On the website for Young Life Ministries, curious browsers can find a list of the organization’s values. Inclusion, ecumenism, diversity, health, and stewardship are all mentioned.
Honesty is not.
Take a look at HuffPo’s recent ‘Queer Voices’ article covering the ministry, and you’ll see why.
In it, journalist Carol Kuruvilla unravels the stories of several young people formerly involved with Young Life, all of whom say they were drawn into the ministry under the banner of inclusiveness — and then kicked out when they discovered they were queer.
These former participants, along with many others, are sharing their painful stories under the hashtag #DoBetterYoungLife. They want to see the organization change its approach to include, if not less homophobia, at least more transparency about what they actually believe.
But as Kuruvilla shows, it’s hard to interpret Young Life’s stance as anything but deliberate.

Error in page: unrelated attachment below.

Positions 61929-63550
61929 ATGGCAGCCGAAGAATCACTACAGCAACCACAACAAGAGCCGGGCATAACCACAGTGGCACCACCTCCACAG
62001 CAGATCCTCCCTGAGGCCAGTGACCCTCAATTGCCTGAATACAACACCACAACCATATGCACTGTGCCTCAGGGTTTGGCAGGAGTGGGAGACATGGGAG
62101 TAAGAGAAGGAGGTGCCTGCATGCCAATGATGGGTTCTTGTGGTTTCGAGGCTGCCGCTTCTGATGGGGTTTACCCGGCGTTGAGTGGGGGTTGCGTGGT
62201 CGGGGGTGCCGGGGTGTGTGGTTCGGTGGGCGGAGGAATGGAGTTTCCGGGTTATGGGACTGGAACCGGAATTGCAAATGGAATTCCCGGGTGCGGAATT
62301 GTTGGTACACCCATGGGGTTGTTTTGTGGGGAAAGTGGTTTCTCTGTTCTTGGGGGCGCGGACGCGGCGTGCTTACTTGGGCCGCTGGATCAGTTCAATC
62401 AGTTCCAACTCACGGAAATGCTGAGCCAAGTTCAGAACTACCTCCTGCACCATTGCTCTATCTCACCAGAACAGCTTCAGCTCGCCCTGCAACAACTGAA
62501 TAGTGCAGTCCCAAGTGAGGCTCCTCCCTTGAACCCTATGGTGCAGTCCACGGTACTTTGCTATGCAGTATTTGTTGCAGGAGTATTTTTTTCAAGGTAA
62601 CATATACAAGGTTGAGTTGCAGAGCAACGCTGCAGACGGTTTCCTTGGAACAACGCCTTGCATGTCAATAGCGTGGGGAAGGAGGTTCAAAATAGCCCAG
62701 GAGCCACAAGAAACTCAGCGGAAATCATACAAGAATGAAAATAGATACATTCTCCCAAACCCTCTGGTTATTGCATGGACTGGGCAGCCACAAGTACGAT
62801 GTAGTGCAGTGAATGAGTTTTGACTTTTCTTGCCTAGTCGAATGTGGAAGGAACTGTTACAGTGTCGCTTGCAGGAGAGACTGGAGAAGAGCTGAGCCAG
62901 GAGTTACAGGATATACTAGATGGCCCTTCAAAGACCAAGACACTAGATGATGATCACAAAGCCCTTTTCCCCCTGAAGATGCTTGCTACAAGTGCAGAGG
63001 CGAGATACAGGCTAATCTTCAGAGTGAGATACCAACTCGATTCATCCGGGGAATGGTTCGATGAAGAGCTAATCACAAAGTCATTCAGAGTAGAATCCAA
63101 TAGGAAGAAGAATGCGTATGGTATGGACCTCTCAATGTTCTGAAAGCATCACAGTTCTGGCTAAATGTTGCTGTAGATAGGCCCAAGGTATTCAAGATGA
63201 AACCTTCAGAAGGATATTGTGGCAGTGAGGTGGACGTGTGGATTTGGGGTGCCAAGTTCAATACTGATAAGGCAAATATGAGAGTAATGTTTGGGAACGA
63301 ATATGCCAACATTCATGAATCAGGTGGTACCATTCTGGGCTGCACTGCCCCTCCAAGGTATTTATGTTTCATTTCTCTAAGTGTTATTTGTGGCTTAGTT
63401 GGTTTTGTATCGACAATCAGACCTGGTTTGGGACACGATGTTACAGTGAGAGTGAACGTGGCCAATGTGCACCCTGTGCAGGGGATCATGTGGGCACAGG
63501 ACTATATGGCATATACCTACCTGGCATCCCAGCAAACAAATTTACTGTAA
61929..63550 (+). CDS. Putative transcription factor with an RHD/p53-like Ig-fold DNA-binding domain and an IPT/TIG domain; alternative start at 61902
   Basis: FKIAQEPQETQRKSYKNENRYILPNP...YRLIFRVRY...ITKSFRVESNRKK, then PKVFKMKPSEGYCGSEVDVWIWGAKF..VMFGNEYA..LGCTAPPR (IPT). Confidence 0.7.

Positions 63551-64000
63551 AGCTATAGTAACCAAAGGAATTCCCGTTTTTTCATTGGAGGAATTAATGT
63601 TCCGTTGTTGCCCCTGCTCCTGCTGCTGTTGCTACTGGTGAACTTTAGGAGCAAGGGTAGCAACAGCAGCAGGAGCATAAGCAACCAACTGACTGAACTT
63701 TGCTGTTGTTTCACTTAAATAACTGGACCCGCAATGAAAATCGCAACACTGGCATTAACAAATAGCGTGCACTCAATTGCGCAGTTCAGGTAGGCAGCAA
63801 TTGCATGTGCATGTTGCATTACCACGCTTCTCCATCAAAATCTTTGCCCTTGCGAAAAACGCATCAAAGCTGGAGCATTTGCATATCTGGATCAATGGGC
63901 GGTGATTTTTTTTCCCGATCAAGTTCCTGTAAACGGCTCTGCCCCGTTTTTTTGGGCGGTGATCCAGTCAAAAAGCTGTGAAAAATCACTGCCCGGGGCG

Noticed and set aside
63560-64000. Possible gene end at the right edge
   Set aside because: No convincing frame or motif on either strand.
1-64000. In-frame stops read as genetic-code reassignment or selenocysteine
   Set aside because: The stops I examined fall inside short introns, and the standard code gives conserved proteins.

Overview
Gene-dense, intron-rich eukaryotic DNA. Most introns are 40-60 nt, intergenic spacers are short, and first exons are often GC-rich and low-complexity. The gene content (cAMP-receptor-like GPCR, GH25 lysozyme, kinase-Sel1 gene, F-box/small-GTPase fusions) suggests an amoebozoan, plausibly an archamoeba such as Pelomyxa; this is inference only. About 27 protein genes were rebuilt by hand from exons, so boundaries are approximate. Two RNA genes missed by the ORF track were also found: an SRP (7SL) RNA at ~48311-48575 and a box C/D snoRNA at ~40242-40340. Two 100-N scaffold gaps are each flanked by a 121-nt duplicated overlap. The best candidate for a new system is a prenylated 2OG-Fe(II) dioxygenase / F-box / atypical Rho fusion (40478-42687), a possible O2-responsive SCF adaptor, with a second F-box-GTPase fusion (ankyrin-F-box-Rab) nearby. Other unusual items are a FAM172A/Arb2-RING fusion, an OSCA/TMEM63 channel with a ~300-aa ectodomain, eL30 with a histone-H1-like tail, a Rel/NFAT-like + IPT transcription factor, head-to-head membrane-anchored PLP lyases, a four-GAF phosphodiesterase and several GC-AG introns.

Here’s the problem: For any youth ministry, turning unchurched young people into lifelong Christians is the ultimate goal. But Gen Z tends to disapprove of bigotry and discrimination, and most Christian denominations are still rife with anti-LGBTQ sentiment.
Young Life solved that problem by building their brand around the idea that every kid will be embraced exactly as they are. Their website is peppered with cheerful proclamations of positivity and acceptance:
Young Life starts with concerned adults who spend time building bridges of authentic friendship with teens — where they are, as they are. Because their leaders believe in them unconditionally, teenagers begin to see that their lives have great worth, meaning, and purpose. Young Life offers teens adventure, hospitality, and unconditional friendship.
Young Life staff and leaders build relationships with teenagers, inviting them to various activities, meetings called ‘club’ and camp. Here teens can be themselves, have fun, and consider some of life’s biggest questions like, “How can we best live our lives?” and “Why are we here?”
The trouble is, some teens end up taking Young Life at their word. Then they find themselves deeply wounded when they come out as LGBTQ only to find that the “unconditional friendship” they were promised has some serious strings attached.